gotta bounce

Bennu: Bouncing dust could explain how the asteroid's boulders stay intact

The asteroid’s big secret, revealed.

Originally Published: 
NASA via Giphy

When scientists first observed the asteroid Bennu up close in 2018, they were shocked to find that its surface was covered with sizeable boulders.

From Earth, Bennu appeared smooth.

But it turns out the asteroid is able to maintain huge clumps of rock in the harsh environment of space — igniting new questions about asteroid evolution and erosion.

NASA/Goddard/University of Arizona

Writing in the journal Nature Astronomy this week, researchers pinpoint a phenomenon caused by the Sun that could contribute to the craggy makeup of Bennu and its not-so-smooth cousin, Ryugu.


NASA via Giphy

Both objects are considered Near Earth Asteroids, meaning they not only orbit relatively close to our home planet but they’re also exposed to quite a bit of solar radiation.

And they’re comparatively smaller than other asteroids out there.

For example, Bennu has a diameter of 0.3 miles, while the much smoother asteroid Eros (below) has a diameter of almost 10.5 miles.

Eros is covered in a fine dust called regolith, which forms from the breakdown of larger rocks over millions of years.


AXA, Chiba Institute of Technology, University of Tokyo, Kochi University, Rikkyo University, Nagoya University, Meiji University, University of Aizu, AIST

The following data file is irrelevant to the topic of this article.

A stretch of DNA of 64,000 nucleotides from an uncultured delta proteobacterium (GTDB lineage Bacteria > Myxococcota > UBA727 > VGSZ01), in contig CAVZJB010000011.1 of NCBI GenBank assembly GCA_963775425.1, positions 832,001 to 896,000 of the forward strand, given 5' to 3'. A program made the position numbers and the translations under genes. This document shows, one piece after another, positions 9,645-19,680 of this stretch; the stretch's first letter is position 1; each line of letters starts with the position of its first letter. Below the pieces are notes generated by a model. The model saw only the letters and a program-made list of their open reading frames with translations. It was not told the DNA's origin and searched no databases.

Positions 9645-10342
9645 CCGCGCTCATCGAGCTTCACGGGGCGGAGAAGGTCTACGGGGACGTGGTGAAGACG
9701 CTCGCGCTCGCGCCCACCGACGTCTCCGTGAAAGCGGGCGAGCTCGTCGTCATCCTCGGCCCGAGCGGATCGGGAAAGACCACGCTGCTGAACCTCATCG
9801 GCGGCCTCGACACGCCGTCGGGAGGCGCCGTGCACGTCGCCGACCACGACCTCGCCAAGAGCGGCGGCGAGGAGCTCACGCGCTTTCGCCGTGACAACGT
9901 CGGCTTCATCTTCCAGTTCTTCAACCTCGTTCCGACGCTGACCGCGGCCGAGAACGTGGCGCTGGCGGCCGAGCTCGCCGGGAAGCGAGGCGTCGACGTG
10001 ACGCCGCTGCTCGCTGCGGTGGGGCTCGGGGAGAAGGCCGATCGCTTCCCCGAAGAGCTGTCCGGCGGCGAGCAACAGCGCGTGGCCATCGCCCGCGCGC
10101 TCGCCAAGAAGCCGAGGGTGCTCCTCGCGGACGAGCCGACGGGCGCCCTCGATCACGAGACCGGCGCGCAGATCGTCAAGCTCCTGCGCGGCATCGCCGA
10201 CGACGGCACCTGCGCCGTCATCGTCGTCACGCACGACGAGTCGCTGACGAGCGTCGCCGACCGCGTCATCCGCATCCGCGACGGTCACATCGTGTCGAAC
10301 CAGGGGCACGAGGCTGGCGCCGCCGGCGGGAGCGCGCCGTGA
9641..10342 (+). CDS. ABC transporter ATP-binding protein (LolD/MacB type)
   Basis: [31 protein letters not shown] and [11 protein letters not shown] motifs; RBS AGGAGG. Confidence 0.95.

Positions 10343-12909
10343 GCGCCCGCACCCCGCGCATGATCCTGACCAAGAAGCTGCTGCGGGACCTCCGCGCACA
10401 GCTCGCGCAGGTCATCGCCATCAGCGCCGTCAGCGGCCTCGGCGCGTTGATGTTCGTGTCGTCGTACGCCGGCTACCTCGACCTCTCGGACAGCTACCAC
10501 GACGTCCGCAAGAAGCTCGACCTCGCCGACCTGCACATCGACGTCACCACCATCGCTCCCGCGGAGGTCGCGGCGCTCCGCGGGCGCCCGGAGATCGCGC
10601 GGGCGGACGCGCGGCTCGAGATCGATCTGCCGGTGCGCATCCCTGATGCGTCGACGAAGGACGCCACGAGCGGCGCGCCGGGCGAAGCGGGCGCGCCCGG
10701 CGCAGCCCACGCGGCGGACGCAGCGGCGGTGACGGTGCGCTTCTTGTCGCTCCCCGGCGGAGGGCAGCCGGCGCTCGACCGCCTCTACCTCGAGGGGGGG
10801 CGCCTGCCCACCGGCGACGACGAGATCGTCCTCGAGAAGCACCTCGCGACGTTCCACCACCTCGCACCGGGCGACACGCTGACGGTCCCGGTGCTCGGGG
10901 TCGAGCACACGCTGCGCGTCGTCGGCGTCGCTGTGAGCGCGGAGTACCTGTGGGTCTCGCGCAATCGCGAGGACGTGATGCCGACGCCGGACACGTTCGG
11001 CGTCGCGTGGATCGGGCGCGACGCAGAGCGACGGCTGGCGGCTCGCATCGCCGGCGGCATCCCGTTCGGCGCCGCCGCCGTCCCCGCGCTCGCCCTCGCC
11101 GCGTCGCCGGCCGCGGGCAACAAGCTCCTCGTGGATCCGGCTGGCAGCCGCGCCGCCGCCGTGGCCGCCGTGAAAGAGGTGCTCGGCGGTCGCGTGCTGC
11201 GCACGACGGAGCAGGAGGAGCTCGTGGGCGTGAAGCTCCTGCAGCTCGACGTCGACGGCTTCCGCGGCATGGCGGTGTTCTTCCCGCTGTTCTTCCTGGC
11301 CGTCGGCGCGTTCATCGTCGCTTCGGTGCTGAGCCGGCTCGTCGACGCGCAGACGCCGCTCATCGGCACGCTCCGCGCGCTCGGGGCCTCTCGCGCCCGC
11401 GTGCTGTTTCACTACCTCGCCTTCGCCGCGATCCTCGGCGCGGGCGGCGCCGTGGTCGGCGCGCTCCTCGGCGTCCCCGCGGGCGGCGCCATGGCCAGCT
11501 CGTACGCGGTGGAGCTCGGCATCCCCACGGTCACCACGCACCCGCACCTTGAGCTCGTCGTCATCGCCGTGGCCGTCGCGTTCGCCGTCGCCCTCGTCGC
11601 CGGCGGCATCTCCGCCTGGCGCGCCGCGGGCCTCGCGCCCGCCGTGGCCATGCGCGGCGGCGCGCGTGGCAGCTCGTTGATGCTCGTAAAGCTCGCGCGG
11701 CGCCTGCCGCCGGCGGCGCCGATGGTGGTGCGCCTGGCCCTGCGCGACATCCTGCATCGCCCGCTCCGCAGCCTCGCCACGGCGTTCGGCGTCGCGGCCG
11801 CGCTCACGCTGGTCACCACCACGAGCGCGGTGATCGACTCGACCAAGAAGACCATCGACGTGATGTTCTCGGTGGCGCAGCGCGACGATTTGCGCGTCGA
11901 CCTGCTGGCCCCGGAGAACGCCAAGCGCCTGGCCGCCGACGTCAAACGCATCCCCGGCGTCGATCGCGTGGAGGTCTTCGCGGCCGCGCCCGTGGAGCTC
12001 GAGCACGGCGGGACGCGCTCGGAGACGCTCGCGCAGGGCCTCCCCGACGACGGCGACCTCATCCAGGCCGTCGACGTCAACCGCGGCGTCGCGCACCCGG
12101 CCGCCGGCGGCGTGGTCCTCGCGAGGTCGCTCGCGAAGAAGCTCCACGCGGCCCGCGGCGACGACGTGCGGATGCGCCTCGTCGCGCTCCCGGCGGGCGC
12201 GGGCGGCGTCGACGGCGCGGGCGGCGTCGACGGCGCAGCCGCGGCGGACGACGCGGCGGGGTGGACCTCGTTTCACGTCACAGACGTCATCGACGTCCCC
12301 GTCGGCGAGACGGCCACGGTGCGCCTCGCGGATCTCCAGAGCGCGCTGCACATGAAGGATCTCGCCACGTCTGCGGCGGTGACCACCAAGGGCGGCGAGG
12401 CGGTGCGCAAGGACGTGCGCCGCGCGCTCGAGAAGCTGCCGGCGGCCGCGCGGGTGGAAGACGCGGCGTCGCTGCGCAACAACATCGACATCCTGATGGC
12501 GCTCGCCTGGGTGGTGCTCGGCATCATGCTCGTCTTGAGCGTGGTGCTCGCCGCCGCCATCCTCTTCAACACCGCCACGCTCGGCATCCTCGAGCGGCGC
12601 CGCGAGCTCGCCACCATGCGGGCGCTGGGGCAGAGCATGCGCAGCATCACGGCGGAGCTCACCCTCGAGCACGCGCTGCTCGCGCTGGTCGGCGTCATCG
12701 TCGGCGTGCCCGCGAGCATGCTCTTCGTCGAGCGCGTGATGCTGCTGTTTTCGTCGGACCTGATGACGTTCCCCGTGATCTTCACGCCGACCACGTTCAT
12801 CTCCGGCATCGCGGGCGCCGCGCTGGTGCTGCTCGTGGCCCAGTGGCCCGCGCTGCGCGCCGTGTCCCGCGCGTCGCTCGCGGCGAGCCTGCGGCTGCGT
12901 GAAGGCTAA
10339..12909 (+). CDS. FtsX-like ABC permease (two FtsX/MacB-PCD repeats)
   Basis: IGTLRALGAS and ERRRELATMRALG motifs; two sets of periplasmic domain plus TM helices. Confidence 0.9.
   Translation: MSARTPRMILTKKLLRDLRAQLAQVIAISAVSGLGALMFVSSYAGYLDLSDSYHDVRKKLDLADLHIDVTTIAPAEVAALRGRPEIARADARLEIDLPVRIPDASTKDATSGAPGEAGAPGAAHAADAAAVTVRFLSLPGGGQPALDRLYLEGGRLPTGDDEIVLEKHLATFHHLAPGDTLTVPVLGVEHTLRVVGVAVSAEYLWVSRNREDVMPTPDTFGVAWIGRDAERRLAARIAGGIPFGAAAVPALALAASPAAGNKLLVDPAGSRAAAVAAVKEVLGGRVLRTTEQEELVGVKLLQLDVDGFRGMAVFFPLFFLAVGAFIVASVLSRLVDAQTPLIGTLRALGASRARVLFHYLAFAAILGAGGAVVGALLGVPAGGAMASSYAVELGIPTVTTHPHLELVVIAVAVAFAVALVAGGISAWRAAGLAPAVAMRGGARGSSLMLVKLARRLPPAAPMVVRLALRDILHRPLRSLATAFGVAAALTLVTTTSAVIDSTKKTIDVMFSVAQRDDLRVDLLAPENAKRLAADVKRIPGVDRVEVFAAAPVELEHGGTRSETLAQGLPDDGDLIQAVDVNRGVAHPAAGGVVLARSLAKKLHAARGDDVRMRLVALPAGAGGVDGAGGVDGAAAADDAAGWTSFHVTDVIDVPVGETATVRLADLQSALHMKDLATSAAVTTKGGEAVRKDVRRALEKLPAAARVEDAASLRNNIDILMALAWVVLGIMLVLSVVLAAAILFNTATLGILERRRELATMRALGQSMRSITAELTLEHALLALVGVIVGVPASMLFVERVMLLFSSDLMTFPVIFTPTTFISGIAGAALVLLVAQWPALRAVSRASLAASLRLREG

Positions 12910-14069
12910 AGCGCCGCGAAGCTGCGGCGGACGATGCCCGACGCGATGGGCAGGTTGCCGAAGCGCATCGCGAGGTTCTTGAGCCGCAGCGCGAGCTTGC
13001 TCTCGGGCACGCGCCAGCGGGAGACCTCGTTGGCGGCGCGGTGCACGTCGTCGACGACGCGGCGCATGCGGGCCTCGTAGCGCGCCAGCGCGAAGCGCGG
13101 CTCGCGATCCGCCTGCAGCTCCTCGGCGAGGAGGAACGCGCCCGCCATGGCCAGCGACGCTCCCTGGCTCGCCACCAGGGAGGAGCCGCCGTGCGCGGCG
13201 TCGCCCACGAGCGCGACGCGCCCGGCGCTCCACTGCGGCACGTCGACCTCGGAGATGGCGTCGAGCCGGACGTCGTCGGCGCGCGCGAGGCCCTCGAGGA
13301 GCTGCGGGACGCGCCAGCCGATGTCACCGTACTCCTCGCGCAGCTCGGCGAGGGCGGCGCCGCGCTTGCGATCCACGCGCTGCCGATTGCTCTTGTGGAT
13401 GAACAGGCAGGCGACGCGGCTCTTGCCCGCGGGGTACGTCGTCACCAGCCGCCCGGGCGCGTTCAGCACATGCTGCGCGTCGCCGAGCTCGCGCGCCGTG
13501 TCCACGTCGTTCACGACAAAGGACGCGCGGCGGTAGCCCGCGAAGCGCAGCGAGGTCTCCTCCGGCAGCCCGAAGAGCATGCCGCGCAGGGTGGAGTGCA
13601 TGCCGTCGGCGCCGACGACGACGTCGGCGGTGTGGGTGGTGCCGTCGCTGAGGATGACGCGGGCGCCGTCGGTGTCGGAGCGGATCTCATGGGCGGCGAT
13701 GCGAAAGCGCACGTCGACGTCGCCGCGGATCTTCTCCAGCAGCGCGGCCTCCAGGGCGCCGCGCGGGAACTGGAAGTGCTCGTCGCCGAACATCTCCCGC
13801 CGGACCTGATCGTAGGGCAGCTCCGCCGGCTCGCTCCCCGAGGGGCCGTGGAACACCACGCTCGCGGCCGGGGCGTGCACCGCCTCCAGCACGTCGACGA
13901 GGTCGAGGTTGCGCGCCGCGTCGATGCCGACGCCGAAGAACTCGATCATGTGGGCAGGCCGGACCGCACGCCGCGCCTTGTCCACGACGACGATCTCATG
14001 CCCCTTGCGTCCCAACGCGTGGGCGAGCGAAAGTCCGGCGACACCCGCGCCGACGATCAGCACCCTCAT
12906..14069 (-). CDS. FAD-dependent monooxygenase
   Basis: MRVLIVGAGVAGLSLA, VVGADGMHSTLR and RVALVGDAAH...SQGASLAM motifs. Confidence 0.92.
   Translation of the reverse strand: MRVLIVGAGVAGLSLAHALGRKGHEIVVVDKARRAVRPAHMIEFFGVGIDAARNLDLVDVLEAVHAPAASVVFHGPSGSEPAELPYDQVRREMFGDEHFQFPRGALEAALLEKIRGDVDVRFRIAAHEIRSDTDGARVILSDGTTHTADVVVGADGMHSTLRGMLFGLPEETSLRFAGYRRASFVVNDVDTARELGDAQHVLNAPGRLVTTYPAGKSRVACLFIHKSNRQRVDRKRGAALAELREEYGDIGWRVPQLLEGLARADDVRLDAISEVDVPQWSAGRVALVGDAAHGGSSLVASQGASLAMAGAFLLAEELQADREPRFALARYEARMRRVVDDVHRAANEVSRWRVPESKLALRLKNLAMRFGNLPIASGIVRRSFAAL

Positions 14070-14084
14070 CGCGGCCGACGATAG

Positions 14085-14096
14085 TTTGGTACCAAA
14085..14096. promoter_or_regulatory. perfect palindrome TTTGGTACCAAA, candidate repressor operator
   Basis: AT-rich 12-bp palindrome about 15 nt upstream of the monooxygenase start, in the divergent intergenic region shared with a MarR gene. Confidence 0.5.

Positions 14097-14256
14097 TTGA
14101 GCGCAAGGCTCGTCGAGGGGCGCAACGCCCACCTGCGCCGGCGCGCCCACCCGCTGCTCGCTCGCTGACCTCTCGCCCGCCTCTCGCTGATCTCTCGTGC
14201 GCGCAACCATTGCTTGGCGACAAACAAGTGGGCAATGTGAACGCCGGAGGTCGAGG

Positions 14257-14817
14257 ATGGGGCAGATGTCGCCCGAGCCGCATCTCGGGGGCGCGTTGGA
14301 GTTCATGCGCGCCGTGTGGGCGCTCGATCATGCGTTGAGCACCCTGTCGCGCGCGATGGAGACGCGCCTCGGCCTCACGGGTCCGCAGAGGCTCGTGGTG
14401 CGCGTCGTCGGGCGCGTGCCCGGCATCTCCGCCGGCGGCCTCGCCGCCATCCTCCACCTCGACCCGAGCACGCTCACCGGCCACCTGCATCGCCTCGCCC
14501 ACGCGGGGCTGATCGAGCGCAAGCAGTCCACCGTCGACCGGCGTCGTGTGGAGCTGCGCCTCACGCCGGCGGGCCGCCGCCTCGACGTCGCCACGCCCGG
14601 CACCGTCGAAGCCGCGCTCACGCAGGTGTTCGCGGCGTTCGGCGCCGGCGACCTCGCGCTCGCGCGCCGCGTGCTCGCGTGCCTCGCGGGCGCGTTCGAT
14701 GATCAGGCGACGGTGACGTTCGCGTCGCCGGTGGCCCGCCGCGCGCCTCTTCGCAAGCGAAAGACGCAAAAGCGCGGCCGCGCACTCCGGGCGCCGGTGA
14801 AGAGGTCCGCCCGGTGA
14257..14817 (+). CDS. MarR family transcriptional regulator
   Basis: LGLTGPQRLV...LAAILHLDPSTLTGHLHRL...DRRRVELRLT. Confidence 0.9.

Regolith exists on Bennu and Ryugu as well, though the researchers wanted to understand why it’s less abundant than on other asteroids.


For the study, they modeled two hypothetical asteroids — one with a radius of .5 kilometers and the other of 5 kilometers.

They simulated the asteroid’s long lifespans to model how particles on the surfaces of the asteroids would change over time.

After tens of thousands of simulated years in space, conditions became ripe for a phenomenon called electrostatic lofting to take place.

Basically, radiation from the Sun causes small regolith particles to become negatively charged and bounce away from each other like repelling magnets.


Here’s a simulation of how negatively charged regolith particles bounce into the air.


NASA/Goddard/University of Arizona

It’s only on smaller asteroids that charged particles would be able to pop off of the rock entirely, since the pull of gravity isn’t strong enough to bring them back down to the surface.

On the surfaces of Bennu and Ryugu, the Sun’s rays could be kicking up dust — so much of it that only massive boulders are left behind.


Now, scientists will put the models to the test.

As missions like NASA’s Double Asteroid Redirection Test get up close and personal with more small asteroids, we’ll be able to see if they host patches of dusty regolith — or if it’s all bounced away.

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